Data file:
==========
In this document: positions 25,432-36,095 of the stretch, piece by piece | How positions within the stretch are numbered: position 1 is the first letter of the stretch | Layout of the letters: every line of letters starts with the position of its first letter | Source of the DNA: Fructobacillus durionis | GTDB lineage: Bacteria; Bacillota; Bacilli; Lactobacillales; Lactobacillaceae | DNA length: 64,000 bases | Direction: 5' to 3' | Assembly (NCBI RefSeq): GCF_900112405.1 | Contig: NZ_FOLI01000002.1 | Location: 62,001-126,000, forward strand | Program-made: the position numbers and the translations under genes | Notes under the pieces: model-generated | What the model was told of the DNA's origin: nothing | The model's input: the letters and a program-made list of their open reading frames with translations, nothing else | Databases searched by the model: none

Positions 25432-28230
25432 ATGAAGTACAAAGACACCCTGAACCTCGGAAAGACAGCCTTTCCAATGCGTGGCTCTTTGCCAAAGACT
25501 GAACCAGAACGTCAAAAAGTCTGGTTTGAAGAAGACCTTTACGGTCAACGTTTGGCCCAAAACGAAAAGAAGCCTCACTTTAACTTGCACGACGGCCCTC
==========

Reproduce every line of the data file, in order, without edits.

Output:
In this document: positions 25,432-36,095 of the stretch, piece by piece | How positions within the stretch are numbered: position 1 is the first letter of the stretch | Layout of the letters: every line of letters starts with the position of its first letter | Source of the DNA: Fructobacillus durionis | GTDB lineage: Bacteria; Bacillota; Bacilli; Lactobacillales; Lactobacillaceae | DNA length: 64,000 bases | Direction: 5' to 3' | Assembly (NCBI RefSeq): GCF_900112405.1 | Contig: NZ_FOLI01000002.1 | Location: 62,001-126,000, forward strand | Program-made: the position numbers and the translations under genes | Notes under the pieces: model-generated | What the model was told of the DNA's origin: nothing | The model's input: the letters and a program-made list of their open reading frames with translations, nothing else | Databases searched by the model: none

Positions 25432-28230
25432 ATGAAGTACAAAGACACCCTGAACCTCGGAAAGACAGCCTTTCCAATGCGTGGCTCTTTGCCAAAGACT
25501 GAACCAGAACGTCAAAAAGTCTGGTTTGAAGAAGACCTTTACGGTCAACGTTTGGCCCAAAACGAAAAGAAGCCTCACTTTAACTTGCACGACGGCCCTC